A variety of attacks can be carried out via IP spoofing. Once they have your device’s trust, hackers can take advantage of that weakness to deliver a computer virus, ask for personal information, or even turn your device into a zombie to enable a massive bot attack on a target network.
The most typical methods of IP spoofing attacks are listed below:
- DDoS – Distributed Denial of Service attacks use IP spoofing to make it appear as an attack that comes from multiple sources. This can overwhelm servers and networks with too many requests, causing them to crash or shut down until they recover.
- Man-in-the-Middle (MitM) Attack – An MitM attack occurs when an attacker intercepts traffic between two parties by impersonating each other and relaying messages. The attacker can then eavesdrop on letters sent between the two parties and decrypt them if necessary. A MitM attack is difficult to detect because there are no signs of anything wrong with the connection. It just appears like regular communication between two computers when it’s not.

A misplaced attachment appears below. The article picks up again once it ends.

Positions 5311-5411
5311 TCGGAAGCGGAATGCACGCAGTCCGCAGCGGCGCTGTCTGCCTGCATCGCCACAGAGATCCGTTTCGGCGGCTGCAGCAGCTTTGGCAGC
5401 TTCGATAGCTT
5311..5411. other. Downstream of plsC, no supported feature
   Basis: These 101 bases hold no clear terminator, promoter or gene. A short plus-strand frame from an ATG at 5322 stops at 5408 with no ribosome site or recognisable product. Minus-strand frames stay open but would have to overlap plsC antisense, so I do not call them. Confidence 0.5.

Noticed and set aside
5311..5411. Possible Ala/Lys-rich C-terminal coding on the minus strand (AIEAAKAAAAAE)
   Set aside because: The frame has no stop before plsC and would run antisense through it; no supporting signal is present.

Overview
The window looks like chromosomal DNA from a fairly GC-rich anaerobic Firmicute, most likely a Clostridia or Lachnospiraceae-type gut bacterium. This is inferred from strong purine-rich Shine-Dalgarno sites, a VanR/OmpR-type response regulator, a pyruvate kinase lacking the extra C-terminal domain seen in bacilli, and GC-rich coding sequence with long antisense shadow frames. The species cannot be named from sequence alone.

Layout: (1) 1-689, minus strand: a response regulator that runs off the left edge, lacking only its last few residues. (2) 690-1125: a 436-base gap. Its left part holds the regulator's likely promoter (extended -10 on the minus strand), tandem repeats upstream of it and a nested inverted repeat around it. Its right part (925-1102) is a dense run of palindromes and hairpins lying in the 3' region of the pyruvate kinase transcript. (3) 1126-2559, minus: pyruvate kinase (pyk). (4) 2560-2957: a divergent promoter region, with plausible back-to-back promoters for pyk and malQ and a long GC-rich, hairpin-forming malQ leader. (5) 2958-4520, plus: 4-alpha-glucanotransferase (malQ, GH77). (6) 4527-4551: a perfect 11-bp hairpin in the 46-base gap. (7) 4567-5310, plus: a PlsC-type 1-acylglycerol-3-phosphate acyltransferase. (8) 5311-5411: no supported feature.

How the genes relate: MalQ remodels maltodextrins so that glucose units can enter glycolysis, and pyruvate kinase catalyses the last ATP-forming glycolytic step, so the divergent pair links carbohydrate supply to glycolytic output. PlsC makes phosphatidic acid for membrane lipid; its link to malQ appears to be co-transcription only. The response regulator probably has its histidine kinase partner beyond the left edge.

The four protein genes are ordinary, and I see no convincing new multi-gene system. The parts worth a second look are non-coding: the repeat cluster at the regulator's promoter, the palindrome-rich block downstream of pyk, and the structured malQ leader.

- Masking Botnet Devices – Botnets are collections of computers infected with malware that can be controlled remotely by hackers or cybercriminals. These infected machines are called bots and can be used to perform tasks like spamming email inboxes, stealing passwords, and more. To hide their tracks from law enforcement, botnet owners often use IP address spoofing to disguise their activity from investigators.
How To Detect IP Spoofing?
IP spoofing is a method of maliciously disguising an IP address. It is a common technique used by hackers to send spam emails, as well as by spammers, to avoid being traced.